At any point during this lab you can verify that you are on the Control Center Desktop by examining the background wallpaper.

 

 

Applications Used For This Lab

 

We will be using the POSTMAN client for the REST workflows and the windows command prompt for the JAVA and SDK Part.

 

 

Alternate Methods of Keyboard Data Entry

During this module, you will input text into the Main Console. Besides directly typing it in, there are two very helpful methods of entering data which make it easier to enter complex data.

 

 

Click and Drag Lab Manual Content Into Console Active Window

You can also click and drag text and Command Line Interface (CLI) commands directly from the Lab Manual into the active window in the Main Console.  

 

 

Accessing the Online International Keyboard

 

You can also use the Online International Keyboard found in the Main Console.

  1. Click on the Keyboard Icon found on the Windows Quick Launch Task Bar.

 

 

Activation Prompt or Watermark

 

When you first start your lab, you may notice a watermark on the desktop indicating that Windows is not activated.  

One of the major benefits of virtualization is that virtual machines can be moved and run on any platform.  The Hands-on Labs utilizes this benefit and we are able to run the labs out of multiple datacenters.  However, these datacenters may not have identical processors, which triggers a Microsoft activation check through the Internet.

Rest assured, VMware and the Hands-on Labs are in full compliance with Microsoft licensing requirements.  The lab that you are using is a self-contained pod and does not have full access to the Internet, which is required for Windows to verify the activation.  Without full access to the Internet, this automated process fails and you see this watermark.

This cosmetic issue has no effect on your lab.  

 

 

Look at the lower right portion of the screen

 

Please check to see that your lab is finished all the startup routines and is ready for you to start. If you see anything other than "Ready", please wait a few minutes.  If after 5 minutes your lab has not changed to "Ready", please ask for assistance.

 

Module 1 - API and DCLI (45 minutes)

Introduction


In this module, you will learn how to build and and invoke vCenter REST API calls using Postman Client and DCLI.

If you have not already reviewed it, the Lab Introduction contains details about Rainpole Systems (our example company), as well as important information on text entry, multiple language support and on-screen keyboard configuration. If desired, you can click here to review this information again.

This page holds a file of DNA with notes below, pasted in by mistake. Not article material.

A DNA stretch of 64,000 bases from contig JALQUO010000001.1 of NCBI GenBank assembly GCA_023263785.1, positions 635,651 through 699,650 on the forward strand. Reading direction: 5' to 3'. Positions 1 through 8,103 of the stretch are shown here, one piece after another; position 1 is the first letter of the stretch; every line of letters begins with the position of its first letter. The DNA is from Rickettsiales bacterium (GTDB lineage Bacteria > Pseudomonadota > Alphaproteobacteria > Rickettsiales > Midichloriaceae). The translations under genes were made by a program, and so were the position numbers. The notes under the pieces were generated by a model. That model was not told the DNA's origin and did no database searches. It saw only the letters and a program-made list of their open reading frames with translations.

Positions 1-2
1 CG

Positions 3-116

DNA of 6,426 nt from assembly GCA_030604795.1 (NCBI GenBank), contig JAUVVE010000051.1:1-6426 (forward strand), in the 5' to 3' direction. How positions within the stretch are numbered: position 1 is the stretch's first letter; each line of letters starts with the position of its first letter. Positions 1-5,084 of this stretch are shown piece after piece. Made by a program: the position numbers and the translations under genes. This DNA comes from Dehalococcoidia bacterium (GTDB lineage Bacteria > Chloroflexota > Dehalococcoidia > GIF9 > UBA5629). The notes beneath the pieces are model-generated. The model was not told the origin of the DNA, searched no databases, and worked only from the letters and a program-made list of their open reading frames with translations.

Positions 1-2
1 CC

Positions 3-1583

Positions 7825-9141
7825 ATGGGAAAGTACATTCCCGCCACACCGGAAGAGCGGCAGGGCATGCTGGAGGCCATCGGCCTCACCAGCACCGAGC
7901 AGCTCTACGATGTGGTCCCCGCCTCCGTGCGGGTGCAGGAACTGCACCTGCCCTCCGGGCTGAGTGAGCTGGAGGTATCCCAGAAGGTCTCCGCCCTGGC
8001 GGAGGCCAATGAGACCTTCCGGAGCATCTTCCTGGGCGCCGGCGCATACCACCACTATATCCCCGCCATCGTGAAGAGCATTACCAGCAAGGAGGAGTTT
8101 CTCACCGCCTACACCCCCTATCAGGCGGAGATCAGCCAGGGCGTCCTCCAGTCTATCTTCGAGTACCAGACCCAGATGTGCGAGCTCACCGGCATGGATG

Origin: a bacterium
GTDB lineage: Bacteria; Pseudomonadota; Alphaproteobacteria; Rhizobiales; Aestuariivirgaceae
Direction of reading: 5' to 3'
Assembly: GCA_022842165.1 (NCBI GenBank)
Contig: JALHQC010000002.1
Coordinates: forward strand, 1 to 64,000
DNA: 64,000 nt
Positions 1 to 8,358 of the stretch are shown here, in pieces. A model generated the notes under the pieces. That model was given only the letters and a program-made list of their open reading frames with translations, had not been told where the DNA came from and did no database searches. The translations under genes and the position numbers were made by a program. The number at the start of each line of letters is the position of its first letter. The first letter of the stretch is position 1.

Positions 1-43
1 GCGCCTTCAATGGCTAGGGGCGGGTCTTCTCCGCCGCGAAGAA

This Module contains the following lessons:


 

Introducing VMware vCenter REST API

vCenter REST API is a new developer friendly, simplified API which allows for Virtual Machine creation, modification and deletion via a consistent set of developer and automation tooling.  This will allow for consistent interaction with the API via the tools which make sense to the developer community or someone automating VMware products

The focus of this lab session will be on vCenter REST API Calls.

 

 

Overview/Benefits

VMware helps enterprise IT overcome cloud management challenges with the following differentiators:

 

Invoke vCenter REST API calls with Postman Client


vCenter REST API is a new developer friendly, simplified API which allows for Virtual Machine creation, modification and deletion via a consistent set of developer and automation tooling.  This will allow for consistent interaction with the API via the tools which make sense to the developer community or someone automating VMware products, included in this are:

This new feature of this API allow use of:

In previous versions of vSphere the primary API for management has been SOAP based and used heavily by partners through SDKs and by Administrators via vCLI, PowerCLI or vRealize Orchestrator.  

In today’s modern development world the API, Developers and Automation have become a focus of modern IT, the new vCenter REST API has been designed to fulfill the needs of a modern API by providing a simple, modern and expansive API surface and consistent tools and SDKs to access this.